Let me share some initiatives that  parishes have been undertaking.  In Oxenford  parishpeople who have shared their contact details with the parish are being phoned  and invited to be  connected by e-mail. The parish is offering to e-mail its parish bulletin and weekly homilies to all those , who would accept it . In Victoria Point parish, parishioners have offered to take on a role as companions and supporters to young couples who come along to church for their children to be baptized.   In the Coorparoo parish  they have established formal links between the parish school, and church, by inviting school year groups to sponsor a Sunday mass twice per year. At Clayfield, there is  providing supper every Sunday night, after Mass.  Of course, in our parish last Christmas, we sent out Christmas card invitations welcoming all those who had participated in Sacramental activities to join us for Christmas. The Archdiocesan Youth ministry team is offering a programme called Walk in the Light,  to all young  people. The information gained from these connections with the Archdiocese will be passed on to our parish council for consideration of how we as parish might improve our connections with those around us.

I think the most important aspect of all of this is that we have an attitude of desire to  be connected or  reconnected, with those who might be open to it.  We the gathered should be mindful of the scattered.  Those baptized Catholic will always be our brothers and sisters – even if they are like distant relatives who rarely contact us. They don’t cease to be family. Should we ignore them-no?  Should we badger them – no?  Should we desire connection with them – yes?  Our best preaching will always be through actions more than words. In so far as we show concern for the sick, the lonely, and those who approach us for help, we will be preaching the gospel of love for our neighbor.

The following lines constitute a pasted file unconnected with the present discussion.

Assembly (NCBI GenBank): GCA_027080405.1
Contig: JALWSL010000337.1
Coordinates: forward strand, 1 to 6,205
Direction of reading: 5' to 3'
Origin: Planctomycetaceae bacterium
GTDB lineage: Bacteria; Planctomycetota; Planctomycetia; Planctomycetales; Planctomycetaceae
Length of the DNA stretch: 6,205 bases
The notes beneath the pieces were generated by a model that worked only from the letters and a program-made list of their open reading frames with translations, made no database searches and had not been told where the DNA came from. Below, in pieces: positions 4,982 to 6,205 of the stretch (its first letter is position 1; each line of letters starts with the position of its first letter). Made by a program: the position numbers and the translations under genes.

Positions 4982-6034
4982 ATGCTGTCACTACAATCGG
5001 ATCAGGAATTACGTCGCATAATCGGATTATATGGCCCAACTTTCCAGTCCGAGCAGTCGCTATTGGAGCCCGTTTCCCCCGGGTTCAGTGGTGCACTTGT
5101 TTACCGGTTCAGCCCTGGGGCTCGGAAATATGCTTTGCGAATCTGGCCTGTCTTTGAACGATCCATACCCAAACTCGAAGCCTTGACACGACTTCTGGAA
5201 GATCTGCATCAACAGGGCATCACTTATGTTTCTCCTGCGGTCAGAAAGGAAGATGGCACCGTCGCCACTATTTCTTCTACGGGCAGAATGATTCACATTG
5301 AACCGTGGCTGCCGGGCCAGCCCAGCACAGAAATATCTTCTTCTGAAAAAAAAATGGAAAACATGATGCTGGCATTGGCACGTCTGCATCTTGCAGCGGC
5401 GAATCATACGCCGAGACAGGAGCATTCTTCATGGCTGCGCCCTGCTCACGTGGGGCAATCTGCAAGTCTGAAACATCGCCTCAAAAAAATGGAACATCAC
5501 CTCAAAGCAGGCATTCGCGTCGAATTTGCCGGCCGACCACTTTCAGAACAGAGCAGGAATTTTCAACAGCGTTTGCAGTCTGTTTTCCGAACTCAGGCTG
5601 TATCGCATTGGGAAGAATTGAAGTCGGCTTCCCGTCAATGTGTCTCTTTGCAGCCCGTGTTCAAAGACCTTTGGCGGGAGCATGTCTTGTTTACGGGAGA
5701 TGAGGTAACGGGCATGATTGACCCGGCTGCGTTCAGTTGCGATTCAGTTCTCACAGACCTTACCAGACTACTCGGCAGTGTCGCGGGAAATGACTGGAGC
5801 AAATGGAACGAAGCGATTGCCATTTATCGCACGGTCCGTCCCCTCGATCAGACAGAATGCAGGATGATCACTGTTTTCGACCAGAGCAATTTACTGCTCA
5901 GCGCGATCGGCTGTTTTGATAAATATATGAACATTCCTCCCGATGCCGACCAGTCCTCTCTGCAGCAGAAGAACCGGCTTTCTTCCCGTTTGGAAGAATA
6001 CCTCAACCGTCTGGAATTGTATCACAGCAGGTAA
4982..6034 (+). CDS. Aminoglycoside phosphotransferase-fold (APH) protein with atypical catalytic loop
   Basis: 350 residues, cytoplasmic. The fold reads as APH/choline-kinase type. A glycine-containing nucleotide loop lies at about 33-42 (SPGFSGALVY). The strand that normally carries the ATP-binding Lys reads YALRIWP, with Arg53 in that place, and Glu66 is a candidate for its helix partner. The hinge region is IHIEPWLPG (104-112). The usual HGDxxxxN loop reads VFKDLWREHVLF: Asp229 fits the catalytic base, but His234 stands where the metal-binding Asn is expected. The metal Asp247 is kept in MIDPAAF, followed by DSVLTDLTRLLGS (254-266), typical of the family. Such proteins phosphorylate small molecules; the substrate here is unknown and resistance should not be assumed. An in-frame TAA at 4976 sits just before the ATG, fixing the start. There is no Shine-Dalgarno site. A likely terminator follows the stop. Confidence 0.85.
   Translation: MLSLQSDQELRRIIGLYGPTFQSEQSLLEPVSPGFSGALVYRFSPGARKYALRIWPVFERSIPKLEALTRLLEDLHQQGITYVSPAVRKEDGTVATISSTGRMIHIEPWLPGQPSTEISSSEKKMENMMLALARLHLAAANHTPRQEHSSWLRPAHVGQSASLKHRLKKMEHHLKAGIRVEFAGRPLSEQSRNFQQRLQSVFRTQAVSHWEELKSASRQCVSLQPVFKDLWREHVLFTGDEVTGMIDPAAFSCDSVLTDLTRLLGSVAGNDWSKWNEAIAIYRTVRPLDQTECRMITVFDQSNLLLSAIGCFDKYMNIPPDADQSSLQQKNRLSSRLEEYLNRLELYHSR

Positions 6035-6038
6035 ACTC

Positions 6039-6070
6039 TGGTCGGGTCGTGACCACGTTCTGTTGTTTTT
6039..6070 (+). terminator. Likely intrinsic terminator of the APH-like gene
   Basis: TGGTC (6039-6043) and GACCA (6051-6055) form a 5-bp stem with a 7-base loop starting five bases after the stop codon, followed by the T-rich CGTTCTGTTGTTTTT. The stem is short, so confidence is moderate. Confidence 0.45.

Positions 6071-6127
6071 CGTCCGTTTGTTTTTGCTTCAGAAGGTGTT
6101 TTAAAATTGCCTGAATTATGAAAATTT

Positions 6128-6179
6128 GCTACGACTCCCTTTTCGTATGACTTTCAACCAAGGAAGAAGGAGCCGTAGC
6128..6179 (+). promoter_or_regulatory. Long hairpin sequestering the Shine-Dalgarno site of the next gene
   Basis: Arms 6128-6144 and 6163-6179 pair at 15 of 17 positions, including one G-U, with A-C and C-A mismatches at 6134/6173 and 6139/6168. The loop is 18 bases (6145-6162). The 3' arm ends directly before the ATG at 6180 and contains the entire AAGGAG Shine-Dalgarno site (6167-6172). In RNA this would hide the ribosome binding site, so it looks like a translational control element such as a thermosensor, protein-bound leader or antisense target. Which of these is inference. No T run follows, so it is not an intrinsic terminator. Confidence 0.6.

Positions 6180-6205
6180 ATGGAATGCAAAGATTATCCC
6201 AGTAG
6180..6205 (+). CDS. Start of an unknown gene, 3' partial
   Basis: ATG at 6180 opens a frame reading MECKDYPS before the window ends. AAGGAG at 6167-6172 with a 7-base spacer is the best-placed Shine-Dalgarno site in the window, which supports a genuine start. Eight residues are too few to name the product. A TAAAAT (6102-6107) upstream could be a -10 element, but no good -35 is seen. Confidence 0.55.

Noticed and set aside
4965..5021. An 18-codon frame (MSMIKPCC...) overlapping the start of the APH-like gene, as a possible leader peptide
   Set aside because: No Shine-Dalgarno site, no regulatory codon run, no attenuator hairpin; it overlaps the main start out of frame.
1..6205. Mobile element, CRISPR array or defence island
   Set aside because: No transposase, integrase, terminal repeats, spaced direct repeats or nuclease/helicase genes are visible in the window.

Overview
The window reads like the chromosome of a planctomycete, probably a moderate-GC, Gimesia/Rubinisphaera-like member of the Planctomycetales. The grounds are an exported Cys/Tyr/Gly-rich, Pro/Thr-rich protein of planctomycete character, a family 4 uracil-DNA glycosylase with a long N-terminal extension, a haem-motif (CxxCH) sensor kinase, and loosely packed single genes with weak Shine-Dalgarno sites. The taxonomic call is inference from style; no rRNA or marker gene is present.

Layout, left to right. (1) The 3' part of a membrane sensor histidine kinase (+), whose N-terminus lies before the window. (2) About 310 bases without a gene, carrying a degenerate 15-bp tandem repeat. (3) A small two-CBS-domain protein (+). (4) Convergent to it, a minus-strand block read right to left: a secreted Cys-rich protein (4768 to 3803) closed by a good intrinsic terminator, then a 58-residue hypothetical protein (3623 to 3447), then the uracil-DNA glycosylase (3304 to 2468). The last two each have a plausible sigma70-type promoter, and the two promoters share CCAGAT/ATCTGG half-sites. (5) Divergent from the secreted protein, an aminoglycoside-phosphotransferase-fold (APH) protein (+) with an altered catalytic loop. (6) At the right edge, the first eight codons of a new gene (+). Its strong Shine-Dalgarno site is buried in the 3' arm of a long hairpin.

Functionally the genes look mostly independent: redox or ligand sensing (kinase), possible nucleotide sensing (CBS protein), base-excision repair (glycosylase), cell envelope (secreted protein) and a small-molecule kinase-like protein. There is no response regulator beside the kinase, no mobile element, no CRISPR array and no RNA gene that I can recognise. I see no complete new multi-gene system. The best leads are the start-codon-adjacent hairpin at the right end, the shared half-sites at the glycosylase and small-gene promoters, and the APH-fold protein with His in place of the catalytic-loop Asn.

What should be our attitude be to someone we run into at mass, who we have never seen before. We should have the courage to introduce ourselves with a smile and a handshake. It maybe that person has come to the church for the first time, and is searching for hope.

I’m conscious that the many people have heard this message before, and are practicing it well. May we continue to do so?  Pope Benedict in a recent address has said “The church has an inescapable vocation to be prophetic and missionary, and an unavoidable mission to be going forth and announcing good news, especially to those who are struggling.” Like the different ministries of Peter and Paul; Communion and Mission are two foundation activities of us being Christian; the gathered and the scattered are both of concern to god and should be of concern to us all.

Oh – don’t forget to come back next week and hear how those 12 disciples got on. They were surprised that the mission wasn’t as difficult as they though it would be. Of course, the Holy Spirit was with them as will always be with us, any in any missionary activity.